FROM Alex Wayne
Do Trump's tweets change the minds of manufacturing companies? Fiat Chrysler announced it will create thousands of jobs in Michigan. Donald Trump has appeared to take credit for that in a tweet. But the company said the move was in the works for a while, and Trump had nothing to do with it. However, Trump’s tweets can affect stock prices. So are companies now forced to take that into consideration as they plan their future?
Healthcare Bill's New Momentum with Deficit Reduction Forecast With a House vote on healthcare reform planned for this Sunday, the nonpartisan Congressional Budget Office today assessed the cost at $940 billion over 10 years, an amount that would cut the deficit by $138 billion. Alex Wayne covers healthcare for Congressional Quarterly .
Will Healthcare Reform Get to the Senate Floor? After many delays, Senate leader Harry Reid finally unveiled his version of healthcare reform last night in Washington. He called the legislation a "tremendous step forward…(b)ecause it saves lives, saves money and protects Medicare -- makes Medicare stronger."
Will Healthcare Reform Get to the Senate Floor? The Senate's healthcare reform bill is finally a 2000-page, $848-billion reality, including the public option, with an allowance for states to opt out. It would cover 94% of legal American residents and reduce the deficit with Medicare cuts and taxes on cosmetic surgery and so-called "Cadillac" plans. What's the same and what's different from the bill passed by the House? What about abortion? Can Republicans prevent the bill from reaching the Senate floor?
Senate Finance Committee Passes Healthcare Reform Bill Senate Finance today became the fifth Committee of Congress to take up healthcare reform , with a version designed to get enough votes to pass the full Senate. One of the big questions about reform was whether a single Republican would be willing to go along. In Senate Finance today, all eyes were on Olympia Snowe of Maine. Alex Wayne covers healthcare policy for CQPolitics.com .
Baucus Releases Long-Awaited Healthcare Bill Senate Finance Committee Chair Max Baucus today finally unveiled a healthcare reform plan that would cost $856 billion over ten years. It would require most Americans to carry health insurance, and establish nonprofit co-ops instead of a "public option." He led a group of three Democrats and three Republicans that was called the best hope for a bipartisan package. So far, no Republicans have signed on. Alex Wayne covers health care for Congressional Quarterly.
Is This Finally the Moment for Healthcare Reform? President Obama says healthcare costs are the biggest obstacle to economic recovery, and a powerful coalition of interest groups has been assembled. The President wants reform enacted before Congress goes home in August, but devilish details are not yet resolved. Insurance companies are all in favor of mandatory coverage, but an optional public plan could drive them away from the table. Some consumer groups won't support anything but a single-payer plan. We look at policy options, politics and efforts at cost control.
Bush Vetoes SCHIP with Little Fanfare The ink was barely dry today before a rare Bush veto was denounced by medical groups, family advocates and Democrats. Many Republicans are also dismayed that he chose to block expansion of the State Children's Health Insurance Program . Was it a political blunder? Expansion of SCHIP had support from die-hard conservatives, including Orin Hatch , Charles Grassley and Pat Roberts —enough Republican Senators to override a presidential veto. The big question is now in the House. Alex Wayne is covering SCHIP for Congressional Quarterly .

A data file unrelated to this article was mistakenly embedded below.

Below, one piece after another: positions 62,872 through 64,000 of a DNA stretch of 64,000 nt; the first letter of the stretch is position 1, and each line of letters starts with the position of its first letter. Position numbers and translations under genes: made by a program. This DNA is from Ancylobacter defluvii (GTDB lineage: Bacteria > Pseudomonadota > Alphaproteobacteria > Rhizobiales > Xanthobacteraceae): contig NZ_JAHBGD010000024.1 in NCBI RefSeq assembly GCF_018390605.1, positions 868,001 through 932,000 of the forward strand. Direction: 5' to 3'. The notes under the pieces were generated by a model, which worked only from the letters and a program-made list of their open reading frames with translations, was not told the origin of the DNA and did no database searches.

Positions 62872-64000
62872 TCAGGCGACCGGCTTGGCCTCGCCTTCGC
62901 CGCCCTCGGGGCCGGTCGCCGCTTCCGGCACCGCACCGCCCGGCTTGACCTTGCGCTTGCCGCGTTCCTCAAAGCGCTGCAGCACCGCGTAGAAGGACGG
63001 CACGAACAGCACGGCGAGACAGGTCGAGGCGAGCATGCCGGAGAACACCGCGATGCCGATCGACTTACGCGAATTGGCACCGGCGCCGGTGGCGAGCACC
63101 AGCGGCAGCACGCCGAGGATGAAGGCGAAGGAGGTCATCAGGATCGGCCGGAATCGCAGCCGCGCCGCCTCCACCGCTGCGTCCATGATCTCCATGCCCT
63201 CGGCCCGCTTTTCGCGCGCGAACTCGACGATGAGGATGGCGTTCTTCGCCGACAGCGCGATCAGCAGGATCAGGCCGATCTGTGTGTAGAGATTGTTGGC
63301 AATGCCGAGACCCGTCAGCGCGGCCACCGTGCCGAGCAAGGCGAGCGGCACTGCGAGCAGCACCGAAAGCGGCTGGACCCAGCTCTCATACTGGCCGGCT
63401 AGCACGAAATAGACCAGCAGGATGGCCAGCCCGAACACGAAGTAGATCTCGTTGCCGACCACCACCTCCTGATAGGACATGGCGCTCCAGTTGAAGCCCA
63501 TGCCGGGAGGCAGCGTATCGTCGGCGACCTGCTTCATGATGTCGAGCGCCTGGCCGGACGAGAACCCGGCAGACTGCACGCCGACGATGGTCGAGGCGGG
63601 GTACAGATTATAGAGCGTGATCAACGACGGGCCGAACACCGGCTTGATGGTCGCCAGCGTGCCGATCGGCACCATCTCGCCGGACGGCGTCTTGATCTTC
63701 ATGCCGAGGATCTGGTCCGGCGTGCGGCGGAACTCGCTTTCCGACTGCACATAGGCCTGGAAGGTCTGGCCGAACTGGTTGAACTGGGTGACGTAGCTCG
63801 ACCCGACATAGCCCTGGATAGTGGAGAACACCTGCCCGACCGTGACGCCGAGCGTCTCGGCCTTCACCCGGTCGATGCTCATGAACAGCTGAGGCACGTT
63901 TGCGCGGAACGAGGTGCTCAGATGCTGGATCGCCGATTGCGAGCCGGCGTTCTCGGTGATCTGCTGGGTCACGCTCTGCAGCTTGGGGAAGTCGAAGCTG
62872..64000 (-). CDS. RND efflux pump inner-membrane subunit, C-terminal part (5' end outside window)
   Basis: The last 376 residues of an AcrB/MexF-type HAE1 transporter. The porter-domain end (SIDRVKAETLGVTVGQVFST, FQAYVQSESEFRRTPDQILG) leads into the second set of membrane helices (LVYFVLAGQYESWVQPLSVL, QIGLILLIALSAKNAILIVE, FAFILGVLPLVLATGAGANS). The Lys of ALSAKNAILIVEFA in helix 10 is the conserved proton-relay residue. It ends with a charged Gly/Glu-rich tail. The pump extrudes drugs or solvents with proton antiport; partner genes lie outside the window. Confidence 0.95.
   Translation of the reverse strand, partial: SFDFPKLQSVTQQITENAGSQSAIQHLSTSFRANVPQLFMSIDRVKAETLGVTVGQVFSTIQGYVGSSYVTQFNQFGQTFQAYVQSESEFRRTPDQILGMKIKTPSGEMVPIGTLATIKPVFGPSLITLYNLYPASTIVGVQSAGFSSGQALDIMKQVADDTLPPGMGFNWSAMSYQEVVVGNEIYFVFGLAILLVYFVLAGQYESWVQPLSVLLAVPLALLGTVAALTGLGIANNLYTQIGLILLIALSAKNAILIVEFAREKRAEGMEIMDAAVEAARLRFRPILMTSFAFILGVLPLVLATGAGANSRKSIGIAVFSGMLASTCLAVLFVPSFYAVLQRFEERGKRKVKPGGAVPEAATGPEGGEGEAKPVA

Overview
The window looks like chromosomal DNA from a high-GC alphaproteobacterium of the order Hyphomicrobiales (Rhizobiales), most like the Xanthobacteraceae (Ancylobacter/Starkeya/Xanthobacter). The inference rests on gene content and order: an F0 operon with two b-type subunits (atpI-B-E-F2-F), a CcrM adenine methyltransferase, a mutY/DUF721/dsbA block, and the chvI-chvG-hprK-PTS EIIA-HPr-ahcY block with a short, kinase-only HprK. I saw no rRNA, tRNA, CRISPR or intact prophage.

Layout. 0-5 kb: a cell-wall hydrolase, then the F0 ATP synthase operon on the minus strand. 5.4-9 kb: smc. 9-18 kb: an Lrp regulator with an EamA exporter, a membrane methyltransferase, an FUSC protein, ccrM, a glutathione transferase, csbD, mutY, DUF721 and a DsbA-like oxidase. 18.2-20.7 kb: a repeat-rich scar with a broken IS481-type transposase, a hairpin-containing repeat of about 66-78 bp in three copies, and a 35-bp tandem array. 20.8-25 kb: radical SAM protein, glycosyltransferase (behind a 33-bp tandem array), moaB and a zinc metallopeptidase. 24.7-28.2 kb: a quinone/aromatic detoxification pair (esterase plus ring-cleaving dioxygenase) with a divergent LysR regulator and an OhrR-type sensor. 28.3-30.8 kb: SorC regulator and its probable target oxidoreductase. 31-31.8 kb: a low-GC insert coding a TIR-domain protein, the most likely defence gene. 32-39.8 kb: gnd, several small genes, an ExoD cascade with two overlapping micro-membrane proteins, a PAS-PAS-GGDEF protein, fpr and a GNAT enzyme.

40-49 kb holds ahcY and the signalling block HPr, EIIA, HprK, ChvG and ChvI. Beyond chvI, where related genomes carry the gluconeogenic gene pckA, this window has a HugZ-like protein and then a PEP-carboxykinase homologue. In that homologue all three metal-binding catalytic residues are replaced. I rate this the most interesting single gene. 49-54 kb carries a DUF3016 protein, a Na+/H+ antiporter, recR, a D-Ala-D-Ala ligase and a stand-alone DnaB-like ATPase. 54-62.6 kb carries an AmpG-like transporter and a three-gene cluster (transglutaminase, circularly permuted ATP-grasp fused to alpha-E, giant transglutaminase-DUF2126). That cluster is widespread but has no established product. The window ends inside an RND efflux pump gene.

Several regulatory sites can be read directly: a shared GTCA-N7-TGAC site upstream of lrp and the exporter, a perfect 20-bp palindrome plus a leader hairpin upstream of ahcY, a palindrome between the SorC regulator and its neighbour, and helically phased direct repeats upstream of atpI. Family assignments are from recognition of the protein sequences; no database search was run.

Health Insurance on Capitol Hill and the Presidential Trail While Hillary Clinton and the rest of the candidates are debating healthcare reform, President Bush and the Congress are at odds over a current program that's about to expire. The State Children's Health Insurance Program was created to provide coverage for children of the working poor—kids whose parents make too much for Medicaid but still can't afford private insurance. After ten years, both parties agree it's been a success—but it's scheduled to expire at the end of this month. In the Senate, Democrats and Republicans have agreed to expand it into the lower middle class. In the House, Democrats working alone have approved a much bigger expansion . President Bush has threatened to veto either version. Claiming that expansion of the program would move middle class families who can afford private insurance to let the government pay, the Administration has enacted new guidelines, requiring privately insured families to wait for a year before they're eligible for SCHIP.
Ex-FBI Director Comey tells his side of the story Today, former FBI Director James Comey came close to calling the President who fired him a liar. The White House denied the claim and called it insulting, but Republican Senators did not challenge Comey’s truthfulness. Many questions remain: did the President try to obstruct a federal investigation? Later, we’ll go behind the “velvet rope” for a look at 5-Star health care for the richest Americans.
Will the Senate write a healthcare bill in secret? While Democrats and Republicans argue White House relations with Russia, another question is being decided behind closed doors: who gets help buying health insurance and who doesn't? We hear how the pros and cons are being shrouded in secrecy.
Trump plays scolder-in-chief with NATO allies At the opening of NATO’s dramatic new headquarters in Brussels today, President Trump acknowledged that Article 5 — promising that “an attack on one nation is an attack on all” -- has only been invoked one time: in the aftermath of September 11. But the President failed to provide what 27 other Alliance members have been waiting for: a re-commitment by America’s new leader to Article 5. Instead, they got a scolding.